Tuesday, April 20, 2010
Understanding the 3 energy systems of the body
Most of you are familiar with the three core principles that comprise the CrossFit strength and conditioning program: "Constantly varied, functional movements, executed at a high intensity."
The movements however, are not the only variable in CrossFit programming. The level of power, that the athlete must generate is also a variable in the CrossFit workouts. Power output is also closely related to time or the duration of the work involved.
There are three energy systems or metabolic pathways that the body utilizes to generate power. These are the phosphagen, glycolytic and oxidative systems. The first of these three metabolic pathways, the phosphagen system, is responsible for fueling the highest power outputs, but has limited fuel available. Thus, the phosphagen system is utilized by the body for very short bouts of extreme power output. The phosphagen system can produce peak power output only for about 11 seconds. Examples of this system at work are the clean and jerk and snatch, 100 meter sprints, max plyometric jumps. The second metabolic pathway, the glycolytic system, utilizes a power output of about 60%. Activities that utilize glycolytic metabolic pathway include things like a 200m and 400m sprint. These are activities that last anywhere from 45 sec to a minute. The oxidative pathway is utilized by the body for activities that are over several minutes, such as a 2 km row, running a marathon and walking. The oxidative pathway has a low power output.
These pathways, and their corresponding output of power make sense when you compare the bodies of athletes involved in different sports. A marathon runner only has a power output of about 10% percent as compared to an olympic lifter, whose power output is 100%. Olympic lifts only last a second so a maximum power output is possible. It is impossible for an athlete to run a marathon with 100% power output given that a marathon lasts over an hour. The physicality of a marathon runner is obviously very different from a sprinter, and this is because of the different degree of power that is required. Athletes adapt to the stimuli that they undergo. Thus, sprinters and olympic lifters develop more strength and power than distance runners.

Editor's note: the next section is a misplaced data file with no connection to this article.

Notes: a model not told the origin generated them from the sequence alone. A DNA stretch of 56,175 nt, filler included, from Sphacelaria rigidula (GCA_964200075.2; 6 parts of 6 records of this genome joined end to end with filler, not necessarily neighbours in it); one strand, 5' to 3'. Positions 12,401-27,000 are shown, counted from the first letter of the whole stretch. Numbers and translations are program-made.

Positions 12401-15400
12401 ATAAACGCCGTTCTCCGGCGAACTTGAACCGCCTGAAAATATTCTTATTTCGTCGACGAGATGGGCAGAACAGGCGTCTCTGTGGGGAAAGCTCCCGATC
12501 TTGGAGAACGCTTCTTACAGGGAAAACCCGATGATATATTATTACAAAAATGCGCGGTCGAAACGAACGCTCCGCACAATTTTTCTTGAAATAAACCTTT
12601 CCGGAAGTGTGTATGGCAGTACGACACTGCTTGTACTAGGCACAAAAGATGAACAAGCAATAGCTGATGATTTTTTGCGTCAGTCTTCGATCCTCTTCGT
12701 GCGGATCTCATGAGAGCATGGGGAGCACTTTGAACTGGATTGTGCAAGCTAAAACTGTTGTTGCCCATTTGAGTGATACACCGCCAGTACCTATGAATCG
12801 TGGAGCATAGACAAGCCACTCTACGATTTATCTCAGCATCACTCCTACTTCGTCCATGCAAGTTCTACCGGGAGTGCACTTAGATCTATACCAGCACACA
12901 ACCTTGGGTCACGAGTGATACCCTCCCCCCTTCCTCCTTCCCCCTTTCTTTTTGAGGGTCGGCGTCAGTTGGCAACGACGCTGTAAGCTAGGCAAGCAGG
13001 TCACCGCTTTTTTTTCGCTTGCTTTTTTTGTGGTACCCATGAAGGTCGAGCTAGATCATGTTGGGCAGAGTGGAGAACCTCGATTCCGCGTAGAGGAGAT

Muscle fibers are also an important consideration in a discussion of power output. Fast twitch muscles are made of both 2a and 2b fibers. 2b fast-twitch muscle fibers are recruited for extreme bursts of energy - near maximal lifts and sprints are two examples. These fibers produce a lot of force but they also fatigue quickly. Type 2a fast twitch muscle fibers also generate force, but not as rapidly as type 2a and thus they are more fatigue resistance. One of the reasons CrossFit is so successful is that its programming does not specialize in any one energy system. The olympic lifts and very short sprints are obviously capable of generating tremendous power; but specialize in these two activities at the expense of ignoring the glycolytic and oxidative pathways and your stamina will be adversely affected. Likewise, if you train only at a lower intensity, with minimal power output, you will never develop explosive power and speed.
Soooo, how to train for a 400m sprint and a 200m sandbag sprint? You need to train all three metabolic pathways!
Interval training is a good place to start: Interval training is simply intense periods of work followed by periods of rest. The classic example from the CrossFit workouts would be the traditional tabata workout of 20 sec of work followed by 10 sec of rest. You can play around with the numbers obviously as well. 1 min of work followed by a min of rest. Or 30 sec of work followed by a minute of rest.
If your goal is to do each of these as fast as you can then you need a ratio of sprinting to resting of about 1:4. So if you run 400m in 2 min you need about 8 min of rest. As Tony Leyland explains, when you change the time on the rest interval you change the nature of the workout. If you decide to take shorter rest periods your body cannot fully recover and your intensity will decrease. This is not in and of itself a bad thing but just be aware that you have changed the nature of your workout. Tony Leyland recommends that for training 100m sprints the work/rest ratio should be anywhere from 1:12 to 1:20.
"One of the most common errors for many specialized athletes, both distance runners and lifters, both beginners and advanced, is overtraining. Lured by the 'more is better' mantra, many seem to think that if we train longer, harder, and more often, we'll get the best possible results [...] This is an error" (Tony Leyland, CrossFit Journal Issue 56, April 2007).